Proceedings of the Known World Dance Symposium 2007

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Mixed Bransles of Champagne Suite

(Arbeau 1589)

David Learmonth
(Darius the Dancer)


Usually twice through each section  (example:  A, A, B, B)

{A}         Double L; Double R

{B}         Double L; Double R;     Single L;     Double R


Usually once through each section  (example:  A, B)

{A}         Double L; Kick L;     Double L; Kick LRL

{B}         Double L; Double R


Usually twice through A and once through B section  (example:  A, A, B)

{A}         Double L; Kick LR; Double R

{B}         Double L; Kick LR;      Single R; Kick LRL;      Single L; Kick RLR;     Double R


Usually four times through A and once through B section  (ex: A,A,A,A, B)

{A}         Double L; Double R

{B}         (fast) Double L; Double R;     Single L; Single R;     Double L;

Single R; Single L;     Double R;     Single L;     Kick LRL;    Capriole

(2, 2,   1, 2,   1, 1,   Kick 3, Jump)


Usually twice through each section  (example:  A, A, B, B)

{A}         Double L; Kick LRL

{B}         Double L; Singles R, L, R;       Double L; Kick LR;         Double R;

 (DOUBLETIME) Double L, Kick across with R,            Single R, kick, pause

Bransle Tips

1)  When moving through steps, stay mostly on the Balls of your Feet.  This should keep movements easier and a bit bouncier on the kicks.

2)  Sing/Think the Steps along with the Bransle music.

3) When to Switch Weight between Feet for this set of bransles (on the closing step of either a double or single):

4)  Each bransle begins with a Double Left, so be ready to do this step after finishing each B section


(assuming a starting position of standing in a circle with your feet comfortably spaced together)

Double L: Double to your own Left in 4 Beats:  Move your Left foot a step directly sideways to the left, then bring your Right foot to meet it (and transfer weight onto your right foot), then similarly move your Left foot again to the left, followed by bringing your Right foot to meet it to Close the step.

Double R: Double to your own Right in 4 Beats:  Follow a similar procedure as mentioned above, starting with moving your Right foot sideways to your right, moving Left foot to follow, then moving Right again, and closing by bringing them together

Single L and Single R: Single Left and Single Right – A Single takes Half as long as a double (2 beats), and as such it is exactly Half of the step.  For Single Left you move your Left foot sideways to the left, and then bring the Right foot over towards it to close the step, and that is it.

Kick L and Kick R: Kick with Left foot and Kick with Right foot – Kicks take 1 beat each.  The type of kick depends on the dance.  Overall they are not aggressive or high kicks (please don’t kick other dancers), but most of them are a small raise of the foot as it is moved a bit forward in front of you, just a little kick to show off your dance skill.  This is the type of Kick done in Cassandra, Pinagay, and Charlotte, and for most of Aridan.  However the Kicks at the end of War Bransle are stated differently in Arbeau, and are to be much more Vigorous, thus Higher off the ground and further out in front.  Similarly, the Kicks at the end of Aridan are also of this second type (but only the end ones in the “DoubleTime” section).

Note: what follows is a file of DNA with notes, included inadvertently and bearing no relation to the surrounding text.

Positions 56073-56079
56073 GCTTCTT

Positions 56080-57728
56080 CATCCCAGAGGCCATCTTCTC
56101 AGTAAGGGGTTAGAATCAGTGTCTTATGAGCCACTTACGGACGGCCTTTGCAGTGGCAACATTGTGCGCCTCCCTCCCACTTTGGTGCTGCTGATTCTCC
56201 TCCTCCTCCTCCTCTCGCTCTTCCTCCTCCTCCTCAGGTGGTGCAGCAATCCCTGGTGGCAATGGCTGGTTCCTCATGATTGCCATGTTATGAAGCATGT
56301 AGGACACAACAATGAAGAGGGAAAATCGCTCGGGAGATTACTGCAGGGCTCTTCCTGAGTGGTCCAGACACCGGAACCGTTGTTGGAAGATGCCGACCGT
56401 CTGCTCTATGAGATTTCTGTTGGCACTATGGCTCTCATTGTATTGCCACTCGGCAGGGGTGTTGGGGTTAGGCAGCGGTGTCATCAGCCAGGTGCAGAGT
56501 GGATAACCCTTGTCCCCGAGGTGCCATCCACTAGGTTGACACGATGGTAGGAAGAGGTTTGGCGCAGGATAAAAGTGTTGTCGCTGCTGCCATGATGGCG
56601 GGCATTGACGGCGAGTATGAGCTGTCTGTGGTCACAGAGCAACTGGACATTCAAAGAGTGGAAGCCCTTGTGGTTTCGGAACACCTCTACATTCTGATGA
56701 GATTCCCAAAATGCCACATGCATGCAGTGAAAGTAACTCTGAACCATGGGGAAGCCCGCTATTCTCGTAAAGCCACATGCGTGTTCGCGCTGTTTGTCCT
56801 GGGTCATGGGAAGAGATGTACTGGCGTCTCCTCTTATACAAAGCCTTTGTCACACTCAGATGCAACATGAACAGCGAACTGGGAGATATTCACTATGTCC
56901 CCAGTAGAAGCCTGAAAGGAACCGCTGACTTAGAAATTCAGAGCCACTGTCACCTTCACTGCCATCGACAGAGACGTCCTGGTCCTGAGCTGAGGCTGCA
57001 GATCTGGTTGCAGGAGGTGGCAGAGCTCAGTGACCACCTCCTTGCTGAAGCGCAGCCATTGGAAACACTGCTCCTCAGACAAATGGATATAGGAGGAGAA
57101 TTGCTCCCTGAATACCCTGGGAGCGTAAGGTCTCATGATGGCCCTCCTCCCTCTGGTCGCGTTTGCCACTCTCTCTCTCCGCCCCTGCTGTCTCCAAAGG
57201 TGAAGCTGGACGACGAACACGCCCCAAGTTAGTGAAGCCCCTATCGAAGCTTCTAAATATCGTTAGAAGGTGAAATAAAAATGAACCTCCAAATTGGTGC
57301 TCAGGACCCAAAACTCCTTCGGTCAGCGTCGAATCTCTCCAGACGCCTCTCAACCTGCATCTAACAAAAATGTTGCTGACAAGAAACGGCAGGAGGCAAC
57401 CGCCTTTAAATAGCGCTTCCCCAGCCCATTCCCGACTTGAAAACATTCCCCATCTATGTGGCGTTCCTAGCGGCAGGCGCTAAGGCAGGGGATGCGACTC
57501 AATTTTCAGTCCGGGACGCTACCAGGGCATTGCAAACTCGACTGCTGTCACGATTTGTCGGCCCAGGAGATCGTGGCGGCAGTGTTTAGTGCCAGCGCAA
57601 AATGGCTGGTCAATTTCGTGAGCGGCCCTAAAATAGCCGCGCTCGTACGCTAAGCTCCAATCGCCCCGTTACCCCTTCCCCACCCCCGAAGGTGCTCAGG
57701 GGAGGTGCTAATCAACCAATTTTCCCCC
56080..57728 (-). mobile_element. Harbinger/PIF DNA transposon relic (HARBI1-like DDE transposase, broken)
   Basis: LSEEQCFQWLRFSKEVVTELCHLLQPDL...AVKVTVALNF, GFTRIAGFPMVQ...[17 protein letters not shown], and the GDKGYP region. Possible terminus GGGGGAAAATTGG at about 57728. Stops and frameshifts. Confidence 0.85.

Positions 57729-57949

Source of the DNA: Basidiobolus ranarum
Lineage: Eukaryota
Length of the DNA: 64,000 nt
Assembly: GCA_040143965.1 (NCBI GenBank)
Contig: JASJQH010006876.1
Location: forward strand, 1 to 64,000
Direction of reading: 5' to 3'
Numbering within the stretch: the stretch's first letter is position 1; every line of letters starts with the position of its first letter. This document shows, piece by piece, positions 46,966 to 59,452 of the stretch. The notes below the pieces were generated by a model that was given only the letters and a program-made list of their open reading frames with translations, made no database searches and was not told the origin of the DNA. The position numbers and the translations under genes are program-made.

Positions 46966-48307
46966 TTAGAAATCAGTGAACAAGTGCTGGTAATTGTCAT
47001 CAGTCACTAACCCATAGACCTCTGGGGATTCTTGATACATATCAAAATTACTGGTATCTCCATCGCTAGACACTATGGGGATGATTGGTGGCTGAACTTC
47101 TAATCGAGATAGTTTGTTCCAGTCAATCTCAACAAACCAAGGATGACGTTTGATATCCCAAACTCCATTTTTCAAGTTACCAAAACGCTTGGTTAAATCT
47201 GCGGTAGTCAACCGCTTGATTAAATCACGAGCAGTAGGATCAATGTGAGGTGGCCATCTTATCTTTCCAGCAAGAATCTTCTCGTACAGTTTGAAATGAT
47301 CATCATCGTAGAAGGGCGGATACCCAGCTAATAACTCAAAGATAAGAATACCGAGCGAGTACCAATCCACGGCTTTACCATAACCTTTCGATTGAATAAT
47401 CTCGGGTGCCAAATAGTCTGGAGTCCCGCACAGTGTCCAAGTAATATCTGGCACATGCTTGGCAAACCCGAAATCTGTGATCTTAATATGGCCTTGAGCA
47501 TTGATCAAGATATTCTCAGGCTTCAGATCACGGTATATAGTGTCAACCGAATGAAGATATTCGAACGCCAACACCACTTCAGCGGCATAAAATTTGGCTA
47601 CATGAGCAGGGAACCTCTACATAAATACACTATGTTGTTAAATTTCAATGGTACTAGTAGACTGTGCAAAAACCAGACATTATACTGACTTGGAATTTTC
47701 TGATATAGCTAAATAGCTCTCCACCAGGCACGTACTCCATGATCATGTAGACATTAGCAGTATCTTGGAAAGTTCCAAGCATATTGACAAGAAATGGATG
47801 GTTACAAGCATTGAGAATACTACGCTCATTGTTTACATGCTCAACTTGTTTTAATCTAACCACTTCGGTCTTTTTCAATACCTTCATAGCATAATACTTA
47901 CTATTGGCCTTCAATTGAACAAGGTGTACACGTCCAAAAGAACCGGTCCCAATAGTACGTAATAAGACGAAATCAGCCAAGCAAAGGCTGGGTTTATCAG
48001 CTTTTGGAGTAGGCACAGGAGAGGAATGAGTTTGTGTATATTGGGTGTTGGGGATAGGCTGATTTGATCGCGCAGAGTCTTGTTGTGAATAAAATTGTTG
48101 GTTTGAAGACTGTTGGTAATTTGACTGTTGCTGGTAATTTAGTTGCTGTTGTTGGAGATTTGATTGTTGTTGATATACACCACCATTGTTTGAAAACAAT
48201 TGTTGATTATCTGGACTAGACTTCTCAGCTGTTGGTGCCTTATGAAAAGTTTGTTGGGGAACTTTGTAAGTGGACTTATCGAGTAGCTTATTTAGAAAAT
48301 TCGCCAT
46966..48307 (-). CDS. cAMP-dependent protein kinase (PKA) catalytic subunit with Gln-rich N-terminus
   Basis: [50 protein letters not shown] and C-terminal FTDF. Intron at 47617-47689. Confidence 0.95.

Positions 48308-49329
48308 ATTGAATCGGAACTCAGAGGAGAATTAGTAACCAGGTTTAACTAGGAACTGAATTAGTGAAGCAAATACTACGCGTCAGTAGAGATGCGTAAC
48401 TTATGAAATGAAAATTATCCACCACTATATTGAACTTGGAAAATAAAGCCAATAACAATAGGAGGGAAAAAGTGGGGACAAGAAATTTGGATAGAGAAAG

Capriole: A larger Leap off the ground with (if possible) a fluttering of the feet, like small kicks, as quickly as possible, as long as you still land gracefully.  War Bransle ends with this step.

Bransle Suite Format

A bransle suite is a game for the dancers and musicians.  The musicians will play a selection of bransles in an order of their choosing, while the dancers attempt to continue the dancing without interruption, using the first few beats of the dance to identify which one they are now dancing.  This is not impossible, as each bransle begins with a Double to the Left, thus giving you 4 beats initially to get your bearings.  Even so, the best of us will mis-step at various points, so you just do your best to get back in step with what the music is telling you to do (this takes practice to learn the dances and music well enough, but it is a lot of fun once you start to get it).

The typical bransle suite begins by running through each bransle of the suite 1 or 2 times, in the typical order, so that the dancers can get practice and warm up on each bransle.

After this point, the musicians will begin changing the order of the bransles.

Generally after dancing a few more of the bransles in a different order, then the musicians will play a few more tricks, the main ones are listed below:

·         Mixing up A and B sections between two bransles, thus jumping into the middle of a dance

·         Changing the speed of sections of the dance, from very slow to very fast and vice-versa

·         And one final Favourite is Continuous Kicking.  In this case they will play a small set of notes over and over to keep you in a short loop in the dance (example: drawing out the 3 kicks in Pinagay)

Happy Dancing Everyone!



Orchesography. Edited by Julia Sutton. Translated by Mary Stewart Evans. Longres: Jehan des Preyz, 1589; reprint, New York, NY: Dover Publications, Inc., 1967. ISBN: 0-486-21745-0


SCAdian CD:  (very nicely done)

Album III - Incantare

Professional CD:

Orchesographie. New York Renaissance Band.

Arabesque Recordings, CD: Z6514 1984, 89. Cassette: ABQC7514. From PRMS